NTPC likely to revise coal sourcing strategy3 min read . Updated: 14 Mar 2011, 12:34 AM IST
NTPC likely to revise coal sourcing strategy
State-run NTPC Ltd, India’s biggest power generation utility, may be changing its strategy on securing critical fuel supplies by seeking long-term coal supply agreements instead of trying to buy overseas mines outright.
The rethink comes against the backdrop of NTPC’s failure to secure equity in coal mines in countries such as Australia, Indonesia and South Africa.
The strategy, as spelt out in the utility’s vision document, NTPC Corporate Plan 2032, was drawn up by consulting firm Bain and Co. India Pvt. Ltd.
“Bain’s advice to us is based on the principle that since coal is not NTPC’s core business, it doesn’t make sense to acquire overseas coal assets," an NTPC executive aware of the revised strategy said on condition of anonymity. “Instead, they have advised us to enter into long-term coal supplies based on the Japanese model, where 100% coal is imported without holding any equity stakes overseas."
NTPC will also try to take small stakes in overseas mines to ensure supply security, based on Bain’s advice, said the official cited above.
Another NTPC executive aware of the strategy said, “The corporate plan has been approved by our board. Normally, we will not try out any acquisition targets." He declined to be named.
According to Japan’s ministry of economy, trade and industry, domestic coal accounts for just 0.7% of local consumption, forcing the country to import 180 million tonnes (mt) of coal a year through long-term supply agreements.
The NTPC plan has similarities with the Tata group’s strategy to acquire strategic stakes in overseas mining companies to secure supplies.
Tata Power Co. Ltd owns a 30% stake each in three Indonesian coal mining companies—PT Kaltim Prima Coal, PT Bumi Resources and PT Arutmin Indonesia. Tata Steel Ltd has a 27.1% holding in Australia’s Riversdale Mining Ltd, which is at the centre of an acquisition bid by Rio Tinto Plc.
Coal is critical for NTPC as at least 80% of its installed capacity runs on the fuel. The firm, which has a power generation capacity of 33,194MW, plans to increase its installed capacity to 75,000MW by 2017 and to 128,000MW by 2032. The utility needs 160 mt of coal in fiscal 2012, of which around 16 mt will be imported.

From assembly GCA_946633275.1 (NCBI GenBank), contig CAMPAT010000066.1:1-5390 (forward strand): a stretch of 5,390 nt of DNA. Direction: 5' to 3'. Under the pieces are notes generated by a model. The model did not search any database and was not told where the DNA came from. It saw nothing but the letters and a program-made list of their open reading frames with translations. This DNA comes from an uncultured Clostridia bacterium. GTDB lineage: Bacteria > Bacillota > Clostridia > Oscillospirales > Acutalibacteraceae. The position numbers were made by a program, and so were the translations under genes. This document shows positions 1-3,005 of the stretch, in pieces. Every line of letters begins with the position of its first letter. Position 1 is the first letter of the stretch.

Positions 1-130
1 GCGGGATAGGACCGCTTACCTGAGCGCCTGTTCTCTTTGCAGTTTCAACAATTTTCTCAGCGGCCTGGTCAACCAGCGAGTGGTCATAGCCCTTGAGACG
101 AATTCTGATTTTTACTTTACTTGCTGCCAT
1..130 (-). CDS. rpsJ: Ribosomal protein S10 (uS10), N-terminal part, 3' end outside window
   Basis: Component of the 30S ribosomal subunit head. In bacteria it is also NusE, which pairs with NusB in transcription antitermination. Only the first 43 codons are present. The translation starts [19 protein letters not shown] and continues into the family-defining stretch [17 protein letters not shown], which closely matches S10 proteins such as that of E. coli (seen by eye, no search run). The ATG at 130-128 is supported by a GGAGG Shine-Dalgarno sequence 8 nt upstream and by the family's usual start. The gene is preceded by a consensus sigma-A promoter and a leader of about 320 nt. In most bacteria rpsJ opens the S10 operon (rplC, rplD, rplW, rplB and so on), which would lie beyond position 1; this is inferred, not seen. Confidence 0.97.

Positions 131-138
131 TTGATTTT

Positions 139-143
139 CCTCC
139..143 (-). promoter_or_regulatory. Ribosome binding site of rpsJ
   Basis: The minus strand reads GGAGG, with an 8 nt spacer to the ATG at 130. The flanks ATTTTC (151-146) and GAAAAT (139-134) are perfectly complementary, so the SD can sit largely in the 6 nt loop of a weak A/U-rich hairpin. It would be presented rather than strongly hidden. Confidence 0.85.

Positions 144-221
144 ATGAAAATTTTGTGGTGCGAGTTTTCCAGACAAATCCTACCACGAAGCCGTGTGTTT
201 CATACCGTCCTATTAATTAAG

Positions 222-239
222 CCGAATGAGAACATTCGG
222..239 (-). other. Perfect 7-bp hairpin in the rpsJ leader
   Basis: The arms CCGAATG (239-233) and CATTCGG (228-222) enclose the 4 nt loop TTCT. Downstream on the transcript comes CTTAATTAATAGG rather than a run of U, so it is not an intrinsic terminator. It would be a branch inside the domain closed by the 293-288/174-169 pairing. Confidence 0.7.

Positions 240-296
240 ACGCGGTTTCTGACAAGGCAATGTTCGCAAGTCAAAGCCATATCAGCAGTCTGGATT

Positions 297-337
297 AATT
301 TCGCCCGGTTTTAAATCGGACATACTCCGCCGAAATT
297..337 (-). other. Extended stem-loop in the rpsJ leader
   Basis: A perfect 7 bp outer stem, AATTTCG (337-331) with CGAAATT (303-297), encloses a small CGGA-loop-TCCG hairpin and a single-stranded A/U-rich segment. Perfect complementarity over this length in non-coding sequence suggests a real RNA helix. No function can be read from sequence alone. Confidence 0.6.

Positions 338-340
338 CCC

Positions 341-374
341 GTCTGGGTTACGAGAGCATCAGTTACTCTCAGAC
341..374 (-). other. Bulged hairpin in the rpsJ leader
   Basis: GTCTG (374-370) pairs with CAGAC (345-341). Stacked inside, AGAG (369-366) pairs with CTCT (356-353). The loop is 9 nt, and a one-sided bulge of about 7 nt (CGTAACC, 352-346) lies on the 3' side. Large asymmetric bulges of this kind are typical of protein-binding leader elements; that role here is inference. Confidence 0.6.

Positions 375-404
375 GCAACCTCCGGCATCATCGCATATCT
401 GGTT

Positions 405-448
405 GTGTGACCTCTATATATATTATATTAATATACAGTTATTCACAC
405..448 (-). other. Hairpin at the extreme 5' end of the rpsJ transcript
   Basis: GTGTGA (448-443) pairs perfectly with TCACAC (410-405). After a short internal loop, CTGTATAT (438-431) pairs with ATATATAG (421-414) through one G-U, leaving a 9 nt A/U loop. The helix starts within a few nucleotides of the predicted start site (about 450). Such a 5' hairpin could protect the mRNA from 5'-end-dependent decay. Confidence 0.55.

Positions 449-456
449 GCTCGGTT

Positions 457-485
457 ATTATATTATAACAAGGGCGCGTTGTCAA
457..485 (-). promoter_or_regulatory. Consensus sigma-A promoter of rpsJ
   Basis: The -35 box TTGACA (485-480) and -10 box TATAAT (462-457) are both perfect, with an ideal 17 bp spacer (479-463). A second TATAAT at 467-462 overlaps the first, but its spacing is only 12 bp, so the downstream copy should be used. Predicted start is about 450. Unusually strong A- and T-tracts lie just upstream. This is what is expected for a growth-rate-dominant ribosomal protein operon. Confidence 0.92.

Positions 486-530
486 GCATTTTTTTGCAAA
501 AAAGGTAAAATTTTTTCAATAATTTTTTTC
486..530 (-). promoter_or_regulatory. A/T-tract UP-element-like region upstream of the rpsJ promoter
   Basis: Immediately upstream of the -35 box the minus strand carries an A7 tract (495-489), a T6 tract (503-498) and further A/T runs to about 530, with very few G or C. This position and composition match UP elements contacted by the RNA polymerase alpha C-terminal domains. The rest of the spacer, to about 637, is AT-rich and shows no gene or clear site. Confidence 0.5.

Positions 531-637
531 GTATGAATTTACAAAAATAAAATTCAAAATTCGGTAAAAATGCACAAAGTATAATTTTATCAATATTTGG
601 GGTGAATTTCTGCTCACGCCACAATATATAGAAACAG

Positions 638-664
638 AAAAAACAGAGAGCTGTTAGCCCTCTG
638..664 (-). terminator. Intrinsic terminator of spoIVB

Operations are yet to start at a number of captive coal mines that the Indian government allocated to various firms till date. Only 26 captive blocks of 208 are in operation in the country.
A spokesperson for Bain and Co. declined to comment.
“If we get coal at a viable price, which makes my cost of power saleable, then I am open to any mode such as long-term overseas coal supplies, acquiring a mine or a stake in it or through (state-run) Coal India Ltd (CIL)," NTPC chairman and managing director Arup Roy Choudhury said.
“A corporate plan is a vision statement for an organization for the future for macromanagement," he said. “The micromanagement is to be within those parameters from time to time by the management because it is a dynamic environment."
CIL, which has an 82% share of the country’s coal production, has been unable to keep pace with rising demand. It produced 431.27 mt in 2009-10 against a target of 435 mt. The company is to supply NTPC with 144 mt in the next fiscal year.
NTPC has already placed orders for 12 mt of imported coal for the next fiscal.
The new strategy may leave companies exposed to supply risks, said Dipesh Dipu, director (consulting, energy and resources, mining), Deloitte Touche Tohmatsu India Pvt. Ltd. The earlier overseas acquisition model was aimed at ensuring supplies and curbing price volatility, he said.
“Miners have of late moved from annual contracts to quarterly and now are seen to further shift to monthly contracts. Many have tilted in favour of larger quantum of sales through spot markets," he said. “These developments have seen large fluctuations in pricing. These risks may adversely affect the generation companies."
According to the Economic Survey 2010-11, growth in India’s power generation slowed to 4.5% between April and December from an expansion of 6.17% in the same period in the previous year, with the shortage of coal being one reason for this.